Stay, Don't Stray

“Whoever has the possibility of rebuking [sinners] and fails to do so is considered responsible for that sin, for he had the opportunity to rebuke the [sinners].”
— Maimonides, Laws of Character, 6:7.

"I wish I had never seen that list," was the way a woman shared a difficult moral dilemma with me. She was referring to a list of married people who had signed on to the website Ashley Madison searching for affairs. When the site was hacked, names spilled out into public view. Circulating among her peer group, was not the name of one but the name of two husbands of friends in her circle. What should she do?

Before I had the chance to respond, she wrote back saying that she could not sit quietly knowing that a close friend's husband was on the list. She had a troubling job in front of her, one that many of us might not approach with her bravery. "I grappled with reaching out to her directly but decided I would first let him know that our community was aware that he was on this list, and it was just a matter of time before his wife found out.  I just spoke with him, and it was very tough and awkward."

The husband sounded surprised that the list was making the rounds and shared that registering was more of a curiosity than anything else. Yet this courageous woman who outed him to himself concluded that he must have been very curious because he had registered repeatedly over a year. He did commit to speak to his wife. With a lot of people in the know, he could not escape the pressure of the goldfish bowl approach.

"I wish I had never seen that list" is an understandable response and yet had she not seen the list, she may not have taken the first big step in helping a couple salvage a marriage. Others perhaps saw the same list, experienced shock but held back. I have taught many people who confessed that a friend or colleague was involved in an extra-marital affair, and they did nothing.

The medieval scholar Maimonides writes cogently of the need to serve as a moral insurance policy for each other. "It is a mitzva for a person who sees that his fellow Jew has sinned or is following an improper path [to attempt] to correct his behavior and to inform him that he is causing himself a loss by his evil deeds as [Leviticus 19:17] states: 'You shall surely admonish your friend.' He advises that this needs to take place privately and softly with the assurance that this needs to be done for his or her own good. Maimonides even advocates very harsh critique if the person refuses to listen. In situations of addiction, immorality and potentially life-threatening behavior, sometimes a harsh approach is the only one that will get through. Maimonides concludes this law with the quote above: "Whoever has the possibility of rebuking [sinners] and fails to do so is considered responsible for that sin, for he had the opportunity to rebuke the [sinners]."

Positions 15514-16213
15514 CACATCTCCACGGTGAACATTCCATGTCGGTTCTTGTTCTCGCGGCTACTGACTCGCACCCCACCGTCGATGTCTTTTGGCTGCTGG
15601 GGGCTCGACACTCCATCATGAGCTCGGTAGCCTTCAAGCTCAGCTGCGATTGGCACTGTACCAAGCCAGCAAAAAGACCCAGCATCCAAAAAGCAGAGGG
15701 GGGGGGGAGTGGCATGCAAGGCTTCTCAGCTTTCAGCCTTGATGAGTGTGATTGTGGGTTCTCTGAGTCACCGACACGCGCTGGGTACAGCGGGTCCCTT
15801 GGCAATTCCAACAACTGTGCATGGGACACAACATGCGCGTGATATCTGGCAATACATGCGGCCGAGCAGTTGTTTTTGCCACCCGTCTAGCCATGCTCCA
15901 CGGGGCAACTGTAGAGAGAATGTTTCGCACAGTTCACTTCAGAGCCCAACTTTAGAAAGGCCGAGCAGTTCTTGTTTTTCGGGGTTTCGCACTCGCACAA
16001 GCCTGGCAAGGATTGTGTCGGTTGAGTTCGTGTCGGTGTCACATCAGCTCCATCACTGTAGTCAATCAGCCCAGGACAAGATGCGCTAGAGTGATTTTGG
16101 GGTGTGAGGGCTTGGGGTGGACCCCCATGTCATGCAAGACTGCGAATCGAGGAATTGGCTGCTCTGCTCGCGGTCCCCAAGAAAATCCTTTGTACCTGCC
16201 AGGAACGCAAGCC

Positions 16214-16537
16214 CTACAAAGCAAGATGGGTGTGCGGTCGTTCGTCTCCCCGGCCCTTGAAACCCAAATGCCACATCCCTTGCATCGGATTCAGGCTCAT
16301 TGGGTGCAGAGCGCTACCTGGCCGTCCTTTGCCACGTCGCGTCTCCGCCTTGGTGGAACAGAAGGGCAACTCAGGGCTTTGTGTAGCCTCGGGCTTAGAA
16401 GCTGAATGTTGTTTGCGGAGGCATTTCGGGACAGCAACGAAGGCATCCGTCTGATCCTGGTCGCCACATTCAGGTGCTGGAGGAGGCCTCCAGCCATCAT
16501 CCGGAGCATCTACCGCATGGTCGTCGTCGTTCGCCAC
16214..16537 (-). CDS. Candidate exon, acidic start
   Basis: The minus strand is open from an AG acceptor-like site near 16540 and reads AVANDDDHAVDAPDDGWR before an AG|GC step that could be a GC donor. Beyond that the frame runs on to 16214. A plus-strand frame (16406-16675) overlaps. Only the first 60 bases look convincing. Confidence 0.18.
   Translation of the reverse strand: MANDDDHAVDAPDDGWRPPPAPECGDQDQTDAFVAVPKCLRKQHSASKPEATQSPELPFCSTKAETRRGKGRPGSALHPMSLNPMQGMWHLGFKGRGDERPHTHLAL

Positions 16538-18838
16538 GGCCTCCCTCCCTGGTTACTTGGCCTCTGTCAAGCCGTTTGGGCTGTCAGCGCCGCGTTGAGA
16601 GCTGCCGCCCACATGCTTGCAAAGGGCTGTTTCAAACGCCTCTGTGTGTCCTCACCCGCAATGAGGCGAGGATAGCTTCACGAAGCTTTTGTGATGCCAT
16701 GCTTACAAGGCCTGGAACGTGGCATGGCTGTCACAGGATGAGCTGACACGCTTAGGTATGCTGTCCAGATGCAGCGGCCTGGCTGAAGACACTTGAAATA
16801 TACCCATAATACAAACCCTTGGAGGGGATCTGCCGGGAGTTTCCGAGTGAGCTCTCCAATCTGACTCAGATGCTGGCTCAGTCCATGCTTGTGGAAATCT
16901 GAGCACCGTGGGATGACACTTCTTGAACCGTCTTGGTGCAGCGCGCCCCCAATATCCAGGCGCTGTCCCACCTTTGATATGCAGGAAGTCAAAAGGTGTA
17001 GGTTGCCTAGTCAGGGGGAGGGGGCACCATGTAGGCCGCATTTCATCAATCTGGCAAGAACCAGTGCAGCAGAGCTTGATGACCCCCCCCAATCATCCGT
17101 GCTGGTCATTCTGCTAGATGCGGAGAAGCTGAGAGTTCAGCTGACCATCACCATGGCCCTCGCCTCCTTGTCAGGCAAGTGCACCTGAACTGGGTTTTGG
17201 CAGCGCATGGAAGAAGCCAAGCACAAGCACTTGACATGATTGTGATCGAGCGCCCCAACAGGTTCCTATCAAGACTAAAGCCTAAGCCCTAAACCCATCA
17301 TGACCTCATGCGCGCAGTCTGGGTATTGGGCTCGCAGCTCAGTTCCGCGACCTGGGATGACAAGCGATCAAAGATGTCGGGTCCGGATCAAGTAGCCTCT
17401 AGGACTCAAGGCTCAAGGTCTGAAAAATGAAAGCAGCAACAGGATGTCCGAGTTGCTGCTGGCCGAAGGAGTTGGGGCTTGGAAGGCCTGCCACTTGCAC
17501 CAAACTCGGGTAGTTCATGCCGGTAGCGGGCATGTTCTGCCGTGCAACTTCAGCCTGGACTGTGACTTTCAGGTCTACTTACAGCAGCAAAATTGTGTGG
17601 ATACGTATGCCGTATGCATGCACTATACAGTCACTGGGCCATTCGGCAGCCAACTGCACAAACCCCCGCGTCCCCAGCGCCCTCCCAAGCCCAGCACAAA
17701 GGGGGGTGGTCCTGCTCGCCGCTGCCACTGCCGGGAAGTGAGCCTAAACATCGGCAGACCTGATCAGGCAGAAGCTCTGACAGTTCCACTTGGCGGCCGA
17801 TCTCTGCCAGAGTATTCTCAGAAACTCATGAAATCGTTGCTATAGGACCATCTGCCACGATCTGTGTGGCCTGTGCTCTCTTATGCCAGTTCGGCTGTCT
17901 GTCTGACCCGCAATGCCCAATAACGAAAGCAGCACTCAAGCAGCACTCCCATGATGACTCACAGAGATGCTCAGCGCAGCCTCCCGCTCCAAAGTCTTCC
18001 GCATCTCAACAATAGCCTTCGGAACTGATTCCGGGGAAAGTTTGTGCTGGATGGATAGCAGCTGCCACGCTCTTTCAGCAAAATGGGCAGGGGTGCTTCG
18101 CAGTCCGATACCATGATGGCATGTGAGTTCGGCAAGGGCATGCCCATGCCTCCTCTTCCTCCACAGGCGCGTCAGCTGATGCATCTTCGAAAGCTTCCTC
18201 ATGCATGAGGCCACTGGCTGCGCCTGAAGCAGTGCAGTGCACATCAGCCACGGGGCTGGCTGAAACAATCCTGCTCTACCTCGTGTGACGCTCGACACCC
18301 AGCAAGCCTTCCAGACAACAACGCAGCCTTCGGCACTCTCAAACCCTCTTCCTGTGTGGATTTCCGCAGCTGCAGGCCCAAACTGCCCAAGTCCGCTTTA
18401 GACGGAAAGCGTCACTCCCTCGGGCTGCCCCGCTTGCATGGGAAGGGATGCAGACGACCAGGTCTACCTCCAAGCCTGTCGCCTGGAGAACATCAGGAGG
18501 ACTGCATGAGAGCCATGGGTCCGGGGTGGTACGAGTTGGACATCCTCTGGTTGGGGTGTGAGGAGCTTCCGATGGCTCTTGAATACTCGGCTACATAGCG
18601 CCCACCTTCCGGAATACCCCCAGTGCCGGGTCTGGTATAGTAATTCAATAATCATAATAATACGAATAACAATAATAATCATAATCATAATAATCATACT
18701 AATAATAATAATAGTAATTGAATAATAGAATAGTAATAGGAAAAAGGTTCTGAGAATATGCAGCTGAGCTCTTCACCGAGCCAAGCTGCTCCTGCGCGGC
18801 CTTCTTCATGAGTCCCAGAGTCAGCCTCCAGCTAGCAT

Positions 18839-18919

Many years ago at a retreat, I was teaching this law in an entirely different context, and a young woman asked to speak with me after class. She confided that a close friend had shared with her that she had begun an affair with a married man. This woman was married herself and had two young children. The woman who approached me was concerned that if she had a strained conversation with the friend about how wrong her behavior was, she would lose an old, close friend. I listened carefully, appreciating the emotional difficulty of her situation. I asked her one question, "What's more important, her marriage or your friendship?" She continued to discuss the friendship, and I asked her the same question again because we both knew the answer.

With all of the moralizing that goes on in our community, adultery is still the "quiet" transgression many are afraid to address outright. But it is the most fundamental breach and betrayal of the fabric of family, integrity and trust - the very foundations of our faith, as we read in Hosea, "I will betroth you to me forever; I will betroth you in righteousness and justice, in unfailing love and compassion." Our relationship with God and with the person we marry must be one of righteousness and justice, love and compassion.

Ashley Madison's motto is "Life is short. Have an affair." Our motto: "Life is short. Commit to a life of trust and meaning."

Life is too short to hurt the people we care about. Be brave. Protect the sanctity of the relationships that matter. Be a good friend. And if you are the one contemplating an affair or in the midst of a relationship that will break your partner's heart, it's the season of repentance and forgiveness. It may not be too late to save the most important relationship of your life.

Shabbat Shalom